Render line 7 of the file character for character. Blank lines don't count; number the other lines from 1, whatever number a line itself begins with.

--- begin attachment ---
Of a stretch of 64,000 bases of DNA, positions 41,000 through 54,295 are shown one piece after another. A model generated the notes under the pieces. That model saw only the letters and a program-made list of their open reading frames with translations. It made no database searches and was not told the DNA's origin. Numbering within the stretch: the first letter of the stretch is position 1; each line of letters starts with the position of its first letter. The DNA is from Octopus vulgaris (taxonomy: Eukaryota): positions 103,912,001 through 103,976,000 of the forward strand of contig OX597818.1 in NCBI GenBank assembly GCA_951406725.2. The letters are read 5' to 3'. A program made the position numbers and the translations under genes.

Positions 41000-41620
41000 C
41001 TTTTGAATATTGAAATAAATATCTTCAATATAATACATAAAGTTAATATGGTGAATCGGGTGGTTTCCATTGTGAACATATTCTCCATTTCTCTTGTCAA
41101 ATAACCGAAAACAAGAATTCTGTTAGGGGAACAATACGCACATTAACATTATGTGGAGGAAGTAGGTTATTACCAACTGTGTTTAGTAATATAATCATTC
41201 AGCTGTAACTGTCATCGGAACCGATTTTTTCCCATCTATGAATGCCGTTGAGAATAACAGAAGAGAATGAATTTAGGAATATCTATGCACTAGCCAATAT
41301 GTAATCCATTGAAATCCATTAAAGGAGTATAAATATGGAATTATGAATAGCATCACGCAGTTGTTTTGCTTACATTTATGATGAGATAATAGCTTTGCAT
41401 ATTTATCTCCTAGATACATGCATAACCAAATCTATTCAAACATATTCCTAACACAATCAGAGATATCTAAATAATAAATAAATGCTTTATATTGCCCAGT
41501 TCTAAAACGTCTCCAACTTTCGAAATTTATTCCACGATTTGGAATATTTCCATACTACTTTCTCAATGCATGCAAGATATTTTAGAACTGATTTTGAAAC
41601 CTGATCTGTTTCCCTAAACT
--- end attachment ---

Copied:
41301 GTAATCCATTGAAATCCATTAAAGGAGTATAAATATGGAATTATGAATAGCATCACGCAGTTGTTTTGCTTACATTTATGATGAGATAATAGCTTTGCAT